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Savers have seen no shortage of cuts to interest rates announced by savings account providers this year. It came following the Bank of England Base Rate being reduced to a historic low of 0.1 percent in March this year – where it has since remained.
In February 2020, NS&I had announced cuts to interest rate reductions across its fixed and variable savings products, effective on May 1, 2020.
However, two months later, in response to the coronavirus pandemic, NS&I cancelled the plans.
The rates have since remained unchanged – although this isn’t set to continue for long.
In September this year, NS&I announced rate reductions – with the cuts to come into force on November 24 this year.
It came following months of NS&I featuring among the market-leading easy access savings products for interest rates, according to various financial comparison websites.
Ian Ackerley, NS&I Chief Executive, said: “Reducing interest rates is always a difficult decision.
“In April we cancelled interest rate reductions announced in February and scheduled for May 1.
“Given successive reductions in the Bank of England base rate in March, and subsequent reductions in interest rates by other providers, several of our products have become ‘best buy’ and we have experienced extremely high demand as a consequence.
“It is important that we strike a balance between the interests of savers, taxpayers and the broader financial services sector; and it is time for NS&I to return to a more normal competitive position for our products.”
The changes to interest rates come into effect later this month, and some savers could be set to see substantial cuts.
The Direct Saver will reduce by 85 basis points from one percent to 0.15 percent gross/AER and Income Bonds are to drop by 114/115 basis points from 1.15 percent gross/1.16 percent AER to 0.01 percent.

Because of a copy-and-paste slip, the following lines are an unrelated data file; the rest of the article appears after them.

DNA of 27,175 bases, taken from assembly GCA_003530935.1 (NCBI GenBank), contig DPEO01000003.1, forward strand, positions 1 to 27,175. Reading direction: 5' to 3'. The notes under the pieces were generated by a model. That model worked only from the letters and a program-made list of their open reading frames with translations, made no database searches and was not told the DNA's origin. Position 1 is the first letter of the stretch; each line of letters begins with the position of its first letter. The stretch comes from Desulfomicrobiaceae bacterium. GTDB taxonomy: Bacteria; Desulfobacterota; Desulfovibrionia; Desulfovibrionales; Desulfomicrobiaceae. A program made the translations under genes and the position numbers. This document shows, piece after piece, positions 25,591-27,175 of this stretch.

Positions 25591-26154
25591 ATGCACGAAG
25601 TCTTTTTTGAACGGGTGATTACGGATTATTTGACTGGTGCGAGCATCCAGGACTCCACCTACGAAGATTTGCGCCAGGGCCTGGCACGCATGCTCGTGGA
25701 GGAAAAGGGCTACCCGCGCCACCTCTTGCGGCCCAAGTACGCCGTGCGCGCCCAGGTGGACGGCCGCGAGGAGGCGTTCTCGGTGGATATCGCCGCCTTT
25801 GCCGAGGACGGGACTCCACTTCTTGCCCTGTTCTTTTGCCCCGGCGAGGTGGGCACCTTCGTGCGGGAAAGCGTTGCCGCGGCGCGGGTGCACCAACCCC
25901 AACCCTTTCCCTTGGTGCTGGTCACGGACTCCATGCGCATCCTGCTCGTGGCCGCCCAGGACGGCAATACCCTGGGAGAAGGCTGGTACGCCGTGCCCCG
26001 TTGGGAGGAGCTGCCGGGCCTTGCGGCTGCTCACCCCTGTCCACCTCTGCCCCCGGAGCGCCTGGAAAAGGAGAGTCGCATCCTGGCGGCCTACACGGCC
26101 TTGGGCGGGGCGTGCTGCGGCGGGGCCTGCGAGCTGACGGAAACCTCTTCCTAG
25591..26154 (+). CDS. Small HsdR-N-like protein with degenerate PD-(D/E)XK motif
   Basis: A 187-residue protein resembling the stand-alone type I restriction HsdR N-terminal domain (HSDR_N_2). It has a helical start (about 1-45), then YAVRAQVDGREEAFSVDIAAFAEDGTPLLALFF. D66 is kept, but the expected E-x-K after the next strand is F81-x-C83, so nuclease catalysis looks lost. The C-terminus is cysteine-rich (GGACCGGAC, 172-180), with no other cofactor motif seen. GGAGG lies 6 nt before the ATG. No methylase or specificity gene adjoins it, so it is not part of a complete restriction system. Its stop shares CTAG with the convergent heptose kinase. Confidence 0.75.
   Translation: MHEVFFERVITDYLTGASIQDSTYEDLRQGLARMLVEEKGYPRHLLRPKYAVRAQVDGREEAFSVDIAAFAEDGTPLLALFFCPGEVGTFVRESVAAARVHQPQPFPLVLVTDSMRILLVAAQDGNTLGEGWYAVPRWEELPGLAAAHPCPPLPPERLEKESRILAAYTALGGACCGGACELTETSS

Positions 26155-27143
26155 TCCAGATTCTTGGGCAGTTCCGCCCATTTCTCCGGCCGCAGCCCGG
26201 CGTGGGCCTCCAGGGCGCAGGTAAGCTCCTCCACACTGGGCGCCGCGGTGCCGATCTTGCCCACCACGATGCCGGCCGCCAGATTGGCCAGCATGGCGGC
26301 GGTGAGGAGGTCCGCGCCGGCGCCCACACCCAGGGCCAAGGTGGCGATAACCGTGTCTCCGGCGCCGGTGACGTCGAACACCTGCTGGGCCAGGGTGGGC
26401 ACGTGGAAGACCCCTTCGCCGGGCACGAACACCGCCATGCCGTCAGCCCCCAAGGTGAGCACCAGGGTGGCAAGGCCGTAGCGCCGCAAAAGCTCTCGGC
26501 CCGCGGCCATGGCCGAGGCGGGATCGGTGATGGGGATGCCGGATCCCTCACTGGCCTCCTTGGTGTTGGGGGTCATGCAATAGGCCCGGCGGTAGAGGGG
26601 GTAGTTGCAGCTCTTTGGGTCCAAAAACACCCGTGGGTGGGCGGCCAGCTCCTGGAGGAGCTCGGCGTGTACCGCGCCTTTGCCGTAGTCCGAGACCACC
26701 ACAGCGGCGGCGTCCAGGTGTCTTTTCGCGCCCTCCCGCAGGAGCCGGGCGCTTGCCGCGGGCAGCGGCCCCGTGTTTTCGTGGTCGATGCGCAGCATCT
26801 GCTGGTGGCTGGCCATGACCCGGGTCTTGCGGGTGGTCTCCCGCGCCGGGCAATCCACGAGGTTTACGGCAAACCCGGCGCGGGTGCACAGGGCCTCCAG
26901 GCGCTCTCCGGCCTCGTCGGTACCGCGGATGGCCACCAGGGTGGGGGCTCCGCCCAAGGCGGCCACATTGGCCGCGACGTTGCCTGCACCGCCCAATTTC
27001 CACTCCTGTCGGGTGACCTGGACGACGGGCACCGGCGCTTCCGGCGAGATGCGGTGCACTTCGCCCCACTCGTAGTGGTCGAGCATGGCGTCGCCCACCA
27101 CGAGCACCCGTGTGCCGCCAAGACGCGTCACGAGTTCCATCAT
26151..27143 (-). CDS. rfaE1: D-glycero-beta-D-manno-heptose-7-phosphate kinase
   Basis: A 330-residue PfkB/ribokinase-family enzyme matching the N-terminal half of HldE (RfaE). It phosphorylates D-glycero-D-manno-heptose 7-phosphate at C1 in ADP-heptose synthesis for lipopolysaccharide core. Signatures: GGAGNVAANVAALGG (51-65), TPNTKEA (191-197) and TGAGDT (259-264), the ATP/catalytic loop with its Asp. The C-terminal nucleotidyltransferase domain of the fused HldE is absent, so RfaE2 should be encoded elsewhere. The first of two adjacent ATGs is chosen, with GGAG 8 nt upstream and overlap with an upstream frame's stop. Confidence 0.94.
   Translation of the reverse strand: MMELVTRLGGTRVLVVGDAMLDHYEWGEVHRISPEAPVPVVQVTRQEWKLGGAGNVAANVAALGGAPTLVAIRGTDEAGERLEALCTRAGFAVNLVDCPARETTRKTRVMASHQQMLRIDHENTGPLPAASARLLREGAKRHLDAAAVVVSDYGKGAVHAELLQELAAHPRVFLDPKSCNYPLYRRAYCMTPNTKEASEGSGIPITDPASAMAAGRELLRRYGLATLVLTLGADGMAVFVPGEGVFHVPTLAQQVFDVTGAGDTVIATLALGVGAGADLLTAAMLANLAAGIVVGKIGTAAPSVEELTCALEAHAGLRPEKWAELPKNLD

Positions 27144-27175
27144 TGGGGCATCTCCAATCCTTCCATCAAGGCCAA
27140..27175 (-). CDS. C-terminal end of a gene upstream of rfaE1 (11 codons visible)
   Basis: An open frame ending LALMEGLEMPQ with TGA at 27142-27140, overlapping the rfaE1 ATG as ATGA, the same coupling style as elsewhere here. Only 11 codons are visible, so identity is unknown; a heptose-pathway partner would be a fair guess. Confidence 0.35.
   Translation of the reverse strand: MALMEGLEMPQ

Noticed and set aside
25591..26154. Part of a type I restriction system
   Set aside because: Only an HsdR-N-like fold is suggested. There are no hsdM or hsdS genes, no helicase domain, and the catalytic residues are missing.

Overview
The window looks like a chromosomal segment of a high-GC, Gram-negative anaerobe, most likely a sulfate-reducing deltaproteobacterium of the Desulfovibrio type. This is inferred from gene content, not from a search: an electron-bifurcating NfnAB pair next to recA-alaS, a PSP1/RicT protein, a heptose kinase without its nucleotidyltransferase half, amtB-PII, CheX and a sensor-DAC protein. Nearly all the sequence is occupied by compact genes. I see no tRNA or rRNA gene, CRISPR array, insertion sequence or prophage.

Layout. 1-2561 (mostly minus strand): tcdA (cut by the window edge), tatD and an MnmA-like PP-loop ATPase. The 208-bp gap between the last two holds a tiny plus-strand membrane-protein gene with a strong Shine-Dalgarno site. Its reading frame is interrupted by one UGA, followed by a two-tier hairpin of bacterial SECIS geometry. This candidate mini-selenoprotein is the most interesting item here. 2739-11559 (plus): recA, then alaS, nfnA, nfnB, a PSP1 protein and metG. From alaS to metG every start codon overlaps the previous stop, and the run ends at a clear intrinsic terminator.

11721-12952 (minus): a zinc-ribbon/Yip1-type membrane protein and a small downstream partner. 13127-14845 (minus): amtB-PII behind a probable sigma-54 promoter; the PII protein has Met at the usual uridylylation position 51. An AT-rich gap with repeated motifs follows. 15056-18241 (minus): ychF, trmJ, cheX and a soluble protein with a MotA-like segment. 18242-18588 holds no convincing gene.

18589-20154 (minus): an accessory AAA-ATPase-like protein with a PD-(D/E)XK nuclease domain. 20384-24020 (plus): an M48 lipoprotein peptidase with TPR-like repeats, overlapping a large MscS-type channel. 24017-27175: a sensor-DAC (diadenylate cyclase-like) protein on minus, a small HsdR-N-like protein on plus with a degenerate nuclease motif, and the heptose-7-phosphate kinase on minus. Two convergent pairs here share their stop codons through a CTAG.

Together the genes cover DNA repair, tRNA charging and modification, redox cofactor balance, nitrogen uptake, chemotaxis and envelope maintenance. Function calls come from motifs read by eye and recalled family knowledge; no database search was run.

NS&I’s Investment Account product currently pays 0.80 percent gross/AER, reducing by 79 basis points on November 24 to 0.01 percent gross/AER.
The Premium Bonds prize fund rate will reduce by 40 basis points from 1.40 percent to one percent, changing the odds from 24,500 to one to 34,500 to one.
Ahead of the cuts, Kay Ingram, Director of Public Policy at national financial planning group LEBC, has shared her thoughts on the move with Express.co.uk.
Chartered financial planner Ms Ingram said: “I am surprised that the Government allowed NS&I to attract such a large amount of savings by cancelling the rate cut in May only to cut it in November.
“I think it will destroy a lot of people’s faith in NS&I.
“We will be actively encouraging clients to move from the Income Bond and Investment Accounts to better paying options as the derisory interest rate of 0.01 percent is not compensated for by the higher level of security which NS&I is able to offer (£1million rather than £85,000).
“Earlier this year we launched a cash management service as one of our bionic advice services and this can provide a better level of interest, credit rating of banks, a monitor of the £85,000 compensation cap and a constant search for competitive rates.
“It also offers the advantage of a once and done application process for individuals, trustees, attorneys and business accounts.”
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